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If you’ve just bought yourself a Ketla JB 3000 Gas Braai, congratulations and welcome to our family! One word of warning (to avoid frustration or being teased by your friends) - make sure to check out how to set it up properly and read all the tips and tricks before you invite them over for a braai! Oh, and if you haven’t bought yourself a Ketla JB 3000 Gas Braai and you are here out of pure curiosity, I can promise you that it will be one of the best braais you will ever own.


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Justin’s Tips & Tricks

Before you get started, and once you’ve assembled your new Ketla JB 3000 Gas Braai, these simple tips and tricks will help make your virgin voyage into the world of gas braaing an absolute blast! Oh, and even though you have the Ketla for all your cooking needs, I still like to make a lekker fire for the kuier for my friends and family to enjoy.

Heat Control: You’ll notice two air vents in top of the Ketla JB 3000 Gas Braai lid. Just like a charcoal kettle braai, these two vents are used to either increase or decrease the heat…but in reverse. When you open the vents it will decrease the temperature of the Ketla, close them up and the heat will increase. Knowing how and when to use the two air vents in conjunction with the two gas burners will give you precise heat control, and we all know heat control is one of the most important factors in mastering any braai.

Two Gas Rings: Ketla has two gas rings – one on the inside and one on the outside, which means heat is distributed evenly and when used in conjunction with the air vents, adds to that all-important heat control perk. To slow-cook something (think leg of lamb or potjies) I use the inner gas ring with both vents open. To caramelise meat and seal in those awesome flavours, I use the outer gas ring on high. Another innovative bonus is the two funnels that prevent fat from clogging the gas rings – so always make sure that they are in and correctly seated. If you don’t use them, the heat distribution and control will go awry and so will your pride and braai master skills.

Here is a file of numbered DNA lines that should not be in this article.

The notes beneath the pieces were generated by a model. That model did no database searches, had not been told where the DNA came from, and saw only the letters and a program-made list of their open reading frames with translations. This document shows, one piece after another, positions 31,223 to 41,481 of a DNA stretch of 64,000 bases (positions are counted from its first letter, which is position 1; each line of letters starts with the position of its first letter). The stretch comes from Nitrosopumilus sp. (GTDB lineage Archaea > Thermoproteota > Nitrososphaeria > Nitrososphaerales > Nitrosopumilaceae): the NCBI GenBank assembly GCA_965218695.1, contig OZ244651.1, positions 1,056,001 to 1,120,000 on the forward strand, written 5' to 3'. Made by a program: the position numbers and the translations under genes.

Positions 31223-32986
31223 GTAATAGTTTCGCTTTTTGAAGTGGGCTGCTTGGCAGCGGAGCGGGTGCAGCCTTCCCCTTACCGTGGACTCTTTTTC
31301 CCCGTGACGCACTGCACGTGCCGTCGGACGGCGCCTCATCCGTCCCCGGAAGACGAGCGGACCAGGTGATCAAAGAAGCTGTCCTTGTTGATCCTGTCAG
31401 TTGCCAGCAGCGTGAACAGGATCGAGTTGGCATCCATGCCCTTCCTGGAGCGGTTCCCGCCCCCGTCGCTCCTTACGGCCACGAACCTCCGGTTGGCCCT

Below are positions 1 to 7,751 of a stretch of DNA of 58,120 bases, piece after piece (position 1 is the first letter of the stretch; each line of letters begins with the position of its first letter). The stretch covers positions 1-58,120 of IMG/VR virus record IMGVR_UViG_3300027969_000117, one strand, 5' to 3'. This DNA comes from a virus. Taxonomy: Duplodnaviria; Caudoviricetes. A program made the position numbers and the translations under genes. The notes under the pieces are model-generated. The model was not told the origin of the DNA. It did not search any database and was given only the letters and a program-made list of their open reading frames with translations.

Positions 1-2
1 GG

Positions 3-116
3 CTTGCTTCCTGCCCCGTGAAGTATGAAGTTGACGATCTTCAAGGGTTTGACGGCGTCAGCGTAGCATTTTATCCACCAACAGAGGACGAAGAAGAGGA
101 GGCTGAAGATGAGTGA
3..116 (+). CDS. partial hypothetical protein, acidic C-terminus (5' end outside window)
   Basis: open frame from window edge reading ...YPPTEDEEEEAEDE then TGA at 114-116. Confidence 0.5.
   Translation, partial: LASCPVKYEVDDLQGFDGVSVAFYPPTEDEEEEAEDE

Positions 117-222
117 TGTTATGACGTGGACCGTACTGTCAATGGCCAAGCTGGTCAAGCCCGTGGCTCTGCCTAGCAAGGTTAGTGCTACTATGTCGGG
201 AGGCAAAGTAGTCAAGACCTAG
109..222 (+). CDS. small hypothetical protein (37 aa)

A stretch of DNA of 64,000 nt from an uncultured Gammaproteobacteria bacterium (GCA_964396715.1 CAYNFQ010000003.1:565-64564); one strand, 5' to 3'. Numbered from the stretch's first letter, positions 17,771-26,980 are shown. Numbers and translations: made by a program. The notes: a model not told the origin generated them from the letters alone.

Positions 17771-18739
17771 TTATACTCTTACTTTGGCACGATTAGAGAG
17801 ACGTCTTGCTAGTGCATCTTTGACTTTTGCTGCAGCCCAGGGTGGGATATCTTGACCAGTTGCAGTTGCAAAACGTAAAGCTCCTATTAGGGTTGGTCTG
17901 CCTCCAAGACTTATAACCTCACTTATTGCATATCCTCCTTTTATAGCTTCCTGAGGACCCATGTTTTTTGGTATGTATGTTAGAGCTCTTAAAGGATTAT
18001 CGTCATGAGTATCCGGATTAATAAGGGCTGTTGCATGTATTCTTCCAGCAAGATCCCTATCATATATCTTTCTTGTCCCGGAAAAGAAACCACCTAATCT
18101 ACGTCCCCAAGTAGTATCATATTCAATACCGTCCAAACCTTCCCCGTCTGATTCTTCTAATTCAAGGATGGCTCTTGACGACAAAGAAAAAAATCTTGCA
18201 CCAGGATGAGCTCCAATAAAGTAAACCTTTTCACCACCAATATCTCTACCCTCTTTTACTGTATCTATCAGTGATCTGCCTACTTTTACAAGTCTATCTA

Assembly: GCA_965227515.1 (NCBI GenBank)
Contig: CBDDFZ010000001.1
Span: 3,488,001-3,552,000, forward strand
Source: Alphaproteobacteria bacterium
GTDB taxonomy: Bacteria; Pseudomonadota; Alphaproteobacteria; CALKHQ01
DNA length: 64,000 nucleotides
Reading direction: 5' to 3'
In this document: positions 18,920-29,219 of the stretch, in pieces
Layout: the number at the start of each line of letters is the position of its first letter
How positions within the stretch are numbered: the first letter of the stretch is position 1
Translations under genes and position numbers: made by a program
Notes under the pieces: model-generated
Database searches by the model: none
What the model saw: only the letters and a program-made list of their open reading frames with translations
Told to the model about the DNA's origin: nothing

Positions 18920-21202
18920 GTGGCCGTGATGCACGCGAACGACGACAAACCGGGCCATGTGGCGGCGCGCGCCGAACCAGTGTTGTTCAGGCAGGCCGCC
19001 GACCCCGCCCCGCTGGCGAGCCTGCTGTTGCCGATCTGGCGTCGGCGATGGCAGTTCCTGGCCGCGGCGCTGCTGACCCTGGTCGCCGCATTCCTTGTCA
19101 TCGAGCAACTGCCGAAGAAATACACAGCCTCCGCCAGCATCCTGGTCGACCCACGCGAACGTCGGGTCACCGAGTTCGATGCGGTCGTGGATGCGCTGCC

The Big Smoke: Like most South Africans, my biggest problem with gas braais have always been that you lose that umami taste that’s created when cooking over a traditional wood fire. But with a Ketla, there are six simple ways to put that smoky taste back into your food. Check inside your new Ketla kit. Here you’ll find a stainless steel box, which clips over the inner funnel of the braai. The first way to put the smoke back into your food is by placing a few glowing embers inside the box and then sprinkling pre-soaked wood chips over the hot embers and braaing as you usually would. This method works well for those quick braais (think chops, steaks, burgers and boerewors). If you don’t have a kuier fire on the go, your second option is to put the pre-soaked wood chips or sawdust into the smoking box, clip it over the inner funnel and then crank up the temperature to 250°C (or more). It won’t be long before those soaked chips / sawdust will start to smoulder, releasing that smokiness that we all love. Just a word of warning: remember to lower the temperature by closing either of the two gas burners otherwise you’ll end up with a burnt offering instead of a delicious smoky braaied meal. The third way to smoke it up is by taking the stainless-steel smoking box and placing it directly on the grid at the hotspot (close to the hinge) and use the methods above. The fourth way: If you’ve seen those braai /barbecue planks on the market – buy them, then before you braai / barbecue, break the planks into three pieces, place them on the grid, crank up the temperature to over 250°C , and when they being to smoulder, start cooking. 5th way: I take compressed logs (I do), and in the stainless steel box, light an instant light charcoal tablet, and place a piece of the compressed log on top of the tablet, and watch the fire begin to smoke. Lastly (and one of my favourite ways of adding smokiness) is to light an instant light charcoal tablet in a little metal dish that fits into the drip pan under the Ketla and sprinkle over some wet wood chips, or place a compressed log on top of the tablet and let it begin to smoke. You’ll notice heat rising and cold air being sucked in from the bottom of the Ketla so that the smoke gets drawn up into the kettle and wafts over your meat. The great thing about this method is that it works like a bomb on longer cooking, barbeque-style cuts of meat and the beauty is that you can add more smoke at any time without having to worry about losing heat or having to take the grid off.

The Drip Tray: Normally when cook over an open fire, all that delicious fat drips off the meat and onto the coals and is instantly incinerated, disappearing into a puff of smoke. The thing about this fat that you’re losing is that it’s packed full of flavour – flavour that you’re losing. With the Ketla, nothing is wasted and the fat is collected in the drip tray and can be used to add delicious and complex flavour levels to gravies and sauces or to simply coat roast vegetables or potatoes. The possibilities are endless, so experiment and see what you can use it for. And then share your ideas and recipes on this website!

 

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Check back here soon for more Ketla Gas Braai tips and tricks from Justin!